I’m pondering the concept of ‘want’.’ Is it an empty concept? Does it embody anything useful?
After giving it some thought, the obvious thing I’m noticing is that the concept of ‘want’ only exists when we are dealing with difficult tasks. In the case of easy tasks, the question of whether we ‘want’ to do something is inconsequential. There is only ‘do’ or ‘not do.’
I want to scratch my head = I scratch my head. So, in this case, the ‘want’ basically determines my action. I wanna close my left eye. I close my left eye. Why? Because it’s easy.
But if I want to go to work at 8am on Monday morning, it’s different. ‘I want to go to work’ does not automatically equal ‘I go to work’.
I have personally heard people say the following (as you may have too):
- I want to give up eating meat.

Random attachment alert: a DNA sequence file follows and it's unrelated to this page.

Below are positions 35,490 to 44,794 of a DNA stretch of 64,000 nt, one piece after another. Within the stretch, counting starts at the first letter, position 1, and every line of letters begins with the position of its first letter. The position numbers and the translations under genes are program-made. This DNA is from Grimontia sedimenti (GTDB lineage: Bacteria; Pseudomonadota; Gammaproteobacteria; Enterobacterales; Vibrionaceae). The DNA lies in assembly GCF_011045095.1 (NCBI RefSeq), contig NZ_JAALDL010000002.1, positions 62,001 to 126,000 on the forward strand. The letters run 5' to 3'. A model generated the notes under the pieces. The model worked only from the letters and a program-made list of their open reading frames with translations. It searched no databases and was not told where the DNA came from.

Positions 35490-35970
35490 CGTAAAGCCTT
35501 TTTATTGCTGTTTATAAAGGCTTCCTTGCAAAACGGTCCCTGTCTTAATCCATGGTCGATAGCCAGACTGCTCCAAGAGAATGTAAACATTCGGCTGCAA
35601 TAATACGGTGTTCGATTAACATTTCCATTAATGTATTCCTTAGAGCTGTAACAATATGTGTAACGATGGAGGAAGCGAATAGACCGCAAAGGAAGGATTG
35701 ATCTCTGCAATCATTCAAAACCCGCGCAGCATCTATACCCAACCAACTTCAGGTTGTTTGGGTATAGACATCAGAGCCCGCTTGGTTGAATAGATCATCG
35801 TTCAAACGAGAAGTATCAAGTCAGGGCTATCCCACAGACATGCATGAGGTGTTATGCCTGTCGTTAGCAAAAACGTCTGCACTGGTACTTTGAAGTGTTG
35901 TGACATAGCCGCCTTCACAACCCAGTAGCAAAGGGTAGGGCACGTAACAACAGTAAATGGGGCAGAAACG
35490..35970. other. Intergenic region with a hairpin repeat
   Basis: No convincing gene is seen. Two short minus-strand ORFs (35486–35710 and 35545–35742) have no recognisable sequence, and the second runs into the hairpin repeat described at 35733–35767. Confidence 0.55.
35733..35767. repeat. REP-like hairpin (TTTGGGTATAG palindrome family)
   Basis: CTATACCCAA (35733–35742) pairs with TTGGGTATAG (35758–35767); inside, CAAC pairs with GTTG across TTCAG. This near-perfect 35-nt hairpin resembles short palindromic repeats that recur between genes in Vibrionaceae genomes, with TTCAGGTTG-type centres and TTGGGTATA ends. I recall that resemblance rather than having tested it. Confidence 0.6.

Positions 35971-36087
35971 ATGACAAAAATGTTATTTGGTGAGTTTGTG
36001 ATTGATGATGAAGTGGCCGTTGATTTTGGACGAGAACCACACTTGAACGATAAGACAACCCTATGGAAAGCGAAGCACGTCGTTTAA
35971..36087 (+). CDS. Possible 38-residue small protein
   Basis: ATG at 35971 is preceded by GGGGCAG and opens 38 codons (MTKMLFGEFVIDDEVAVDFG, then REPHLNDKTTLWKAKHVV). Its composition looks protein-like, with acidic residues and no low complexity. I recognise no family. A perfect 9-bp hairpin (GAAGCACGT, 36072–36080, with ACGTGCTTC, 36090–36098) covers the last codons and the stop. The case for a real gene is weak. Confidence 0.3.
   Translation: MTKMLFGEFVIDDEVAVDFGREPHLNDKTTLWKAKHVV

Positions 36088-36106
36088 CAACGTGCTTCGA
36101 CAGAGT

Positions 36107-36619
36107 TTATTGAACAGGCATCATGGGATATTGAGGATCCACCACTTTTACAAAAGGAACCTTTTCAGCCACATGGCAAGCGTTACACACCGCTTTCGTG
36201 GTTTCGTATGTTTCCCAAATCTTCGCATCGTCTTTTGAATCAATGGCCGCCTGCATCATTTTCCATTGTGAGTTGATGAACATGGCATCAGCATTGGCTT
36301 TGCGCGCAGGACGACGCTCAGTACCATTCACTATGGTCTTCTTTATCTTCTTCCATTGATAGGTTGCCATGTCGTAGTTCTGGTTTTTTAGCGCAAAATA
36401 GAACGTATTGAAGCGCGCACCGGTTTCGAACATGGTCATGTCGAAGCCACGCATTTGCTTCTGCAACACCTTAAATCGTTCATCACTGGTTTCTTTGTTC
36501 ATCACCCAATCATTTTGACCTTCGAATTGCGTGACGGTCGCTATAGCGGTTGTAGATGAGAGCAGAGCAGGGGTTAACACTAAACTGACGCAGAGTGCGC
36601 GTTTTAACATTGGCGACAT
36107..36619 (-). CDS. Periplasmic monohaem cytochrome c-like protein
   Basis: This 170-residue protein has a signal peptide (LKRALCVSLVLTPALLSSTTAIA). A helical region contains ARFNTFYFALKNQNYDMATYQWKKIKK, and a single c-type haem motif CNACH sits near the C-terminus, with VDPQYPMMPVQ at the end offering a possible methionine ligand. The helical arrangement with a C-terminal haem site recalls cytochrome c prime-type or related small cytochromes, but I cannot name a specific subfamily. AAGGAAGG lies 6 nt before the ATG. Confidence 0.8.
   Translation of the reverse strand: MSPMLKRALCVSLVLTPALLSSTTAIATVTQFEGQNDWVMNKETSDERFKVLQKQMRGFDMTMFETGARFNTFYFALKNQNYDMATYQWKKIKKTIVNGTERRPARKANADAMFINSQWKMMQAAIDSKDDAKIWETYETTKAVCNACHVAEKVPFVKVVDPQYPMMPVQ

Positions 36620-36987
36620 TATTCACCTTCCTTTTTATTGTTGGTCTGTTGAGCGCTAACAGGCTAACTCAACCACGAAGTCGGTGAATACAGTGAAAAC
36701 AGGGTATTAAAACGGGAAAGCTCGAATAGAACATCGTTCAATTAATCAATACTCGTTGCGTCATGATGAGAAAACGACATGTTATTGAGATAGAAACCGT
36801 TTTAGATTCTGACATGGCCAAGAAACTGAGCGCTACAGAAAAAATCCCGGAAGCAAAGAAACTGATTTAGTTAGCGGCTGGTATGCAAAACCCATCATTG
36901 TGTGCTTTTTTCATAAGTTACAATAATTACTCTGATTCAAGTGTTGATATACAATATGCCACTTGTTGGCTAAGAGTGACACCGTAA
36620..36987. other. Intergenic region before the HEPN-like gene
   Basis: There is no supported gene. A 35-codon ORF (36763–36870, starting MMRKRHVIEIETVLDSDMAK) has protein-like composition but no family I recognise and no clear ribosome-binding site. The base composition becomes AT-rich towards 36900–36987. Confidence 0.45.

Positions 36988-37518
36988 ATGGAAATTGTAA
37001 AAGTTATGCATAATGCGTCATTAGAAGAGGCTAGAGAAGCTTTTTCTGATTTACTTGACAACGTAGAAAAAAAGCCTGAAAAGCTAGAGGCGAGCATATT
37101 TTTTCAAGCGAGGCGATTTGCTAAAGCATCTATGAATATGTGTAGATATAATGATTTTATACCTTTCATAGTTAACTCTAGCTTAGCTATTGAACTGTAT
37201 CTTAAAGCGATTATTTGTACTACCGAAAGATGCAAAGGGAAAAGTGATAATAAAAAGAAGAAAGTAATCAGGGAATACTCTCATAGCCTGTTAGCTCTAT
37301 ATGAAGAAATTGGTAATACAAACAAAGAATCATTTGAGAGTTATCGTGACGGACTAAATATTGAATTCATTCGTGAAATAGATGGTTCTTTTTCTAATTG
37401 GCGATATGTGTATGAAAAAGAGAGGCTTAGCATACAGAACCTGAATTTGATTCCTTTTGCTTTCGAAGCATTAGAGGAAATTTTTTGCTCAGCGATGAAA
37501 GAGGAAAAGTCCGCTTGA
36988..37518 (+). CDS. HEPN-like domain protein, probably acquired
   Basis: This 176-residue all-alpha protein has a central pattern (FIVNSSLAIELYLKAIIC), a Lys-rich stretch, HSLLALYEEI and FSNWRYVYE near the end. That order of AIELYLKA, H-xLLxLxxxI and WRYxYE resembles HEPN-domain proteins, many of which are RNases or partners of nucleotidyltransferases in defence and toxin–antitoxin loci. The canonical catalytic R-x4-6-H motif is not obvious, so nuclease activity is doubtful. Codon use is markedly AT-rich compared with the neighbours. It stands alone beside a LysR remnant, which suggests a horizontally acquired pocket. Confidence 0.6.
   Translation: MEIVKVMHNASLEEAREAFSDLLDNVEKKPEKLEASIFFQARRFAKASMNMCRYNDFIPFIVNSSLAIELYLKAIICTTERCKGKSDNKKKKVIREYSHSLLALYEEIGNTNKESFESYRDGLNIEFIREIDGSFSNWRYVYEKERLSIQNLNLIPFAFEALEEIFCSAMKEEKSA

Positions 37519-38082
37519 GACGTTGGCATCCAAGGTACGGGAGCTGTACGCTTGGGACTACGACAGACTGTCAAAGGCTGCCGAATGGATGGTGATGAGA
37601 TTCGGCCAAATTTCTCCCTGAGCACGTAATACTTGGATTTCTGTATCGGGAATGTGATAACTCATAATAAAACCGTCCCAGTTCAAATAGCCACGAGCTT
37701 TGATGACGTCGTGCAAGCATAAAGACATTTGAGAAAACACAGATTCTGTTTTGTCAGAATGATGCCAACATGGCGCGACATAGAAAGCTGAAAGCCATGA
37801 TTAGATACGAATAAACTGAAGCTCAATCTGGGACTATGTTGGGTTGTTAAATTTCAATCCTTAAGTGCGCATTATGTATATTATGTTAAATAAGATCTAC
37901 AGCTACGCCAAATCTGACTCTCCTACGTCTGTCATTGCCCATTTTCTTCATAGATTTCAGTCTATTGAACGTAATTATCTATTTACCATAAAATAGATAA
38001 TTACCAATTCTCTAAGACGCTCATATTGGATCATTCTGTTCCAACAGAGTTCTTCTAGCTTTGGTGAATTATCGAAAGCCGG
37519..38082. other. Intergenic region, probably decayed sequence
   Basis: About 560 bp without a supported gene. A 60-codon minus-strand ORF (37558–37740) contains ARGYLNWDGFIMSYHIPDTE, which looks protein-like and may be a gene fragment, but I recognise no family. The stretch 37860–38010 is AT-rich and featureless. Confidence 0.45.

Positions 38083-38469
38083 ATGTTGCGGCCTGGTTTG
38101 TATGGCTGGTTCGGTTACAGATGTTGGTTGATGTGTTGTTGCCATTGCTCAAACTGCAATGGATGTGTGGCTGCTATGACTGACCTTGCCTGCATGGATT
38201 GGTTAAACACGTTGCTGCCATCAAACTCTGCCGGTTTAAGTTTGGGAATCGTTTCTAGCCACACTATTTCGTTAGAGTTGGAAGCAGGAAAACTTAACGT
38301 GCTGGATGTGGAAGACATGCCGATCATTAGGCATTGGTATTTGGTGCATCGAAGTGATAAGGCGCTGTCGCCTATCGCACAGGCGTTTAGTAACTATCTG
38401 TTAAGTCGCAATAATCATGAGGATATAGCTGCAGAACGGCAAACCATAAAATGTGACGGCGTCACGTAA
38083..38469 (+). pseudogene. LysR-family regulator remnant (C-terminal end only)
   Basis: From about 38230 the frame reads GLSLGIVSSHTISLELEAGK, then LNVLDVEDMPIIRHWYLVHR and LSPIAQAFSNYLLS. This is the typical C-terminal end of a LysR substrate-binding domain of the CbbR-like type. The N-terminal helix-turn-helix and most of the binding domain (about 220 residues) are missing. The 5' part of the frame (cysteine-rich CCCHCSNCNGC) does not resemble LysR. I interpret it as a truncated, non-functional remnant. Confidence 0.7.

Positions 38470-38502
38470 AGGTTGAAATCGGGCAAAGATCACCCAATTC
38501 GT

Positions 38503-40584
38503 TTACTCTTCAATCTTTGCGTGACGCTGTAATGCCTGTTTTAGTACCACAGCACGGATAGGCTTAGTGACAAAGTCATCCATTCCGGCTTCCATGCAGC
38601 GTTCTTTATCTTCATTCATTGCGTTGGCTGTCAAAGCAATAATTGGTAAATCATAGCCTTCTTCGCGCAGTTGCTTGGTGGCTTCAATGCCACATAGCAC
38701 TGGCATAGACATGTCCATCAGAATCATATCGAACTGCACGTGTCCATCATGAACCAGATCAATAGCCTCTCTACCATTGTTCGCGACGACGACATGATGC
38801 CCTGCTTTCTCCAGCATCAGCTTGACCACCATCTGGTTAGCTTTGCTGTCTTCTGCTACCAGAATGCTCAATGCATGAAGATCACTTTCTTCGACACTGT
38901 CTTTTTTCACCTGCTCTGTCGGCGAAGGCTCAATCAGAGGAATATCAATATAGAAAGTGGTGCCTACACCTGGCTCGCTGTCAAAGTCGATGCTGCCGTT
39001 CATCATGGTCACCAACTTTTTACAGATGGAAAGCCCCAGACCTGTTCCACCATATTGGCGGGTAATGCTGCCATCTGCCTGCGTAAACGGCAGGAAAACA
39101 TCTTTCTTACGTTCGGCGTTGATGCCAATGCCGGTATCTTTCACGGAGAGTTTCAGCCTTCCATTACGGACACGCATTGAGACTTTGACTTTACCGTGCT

- I want to give up cigarettes.
- I want to give up porn.
- I want to stop getting angry at trivial things.
- I want to exercise more.
- I want to start a business.
But they don’t do it. They want to do it but they don’t have the motivation to do it. (Motivation: there’s another empty concept.)
Also, I’m reminding myself I shouldn’t just say ‘they,’ because I have it, too. There’s a lot of things I want to do that I don’t do.
But maybe from now on, instead of copping out and saying ‘I don’t have the motivation,’ I’ll just start being honest with myself and say it like it is : ‘I’m not doing it because I’m lazy.’
Hmm that doesn’t make me feel so good.
That’s the idea.
Is there a nicer way to put it?
You could just remove the want out of the equation. Why not just make it a matter of ‘I do this’ or ‘I don’t do this’ ?
No more wanting, not wanting, being motivated, not motivated?
That’s right. Do or do not. There is no want.
There is no want.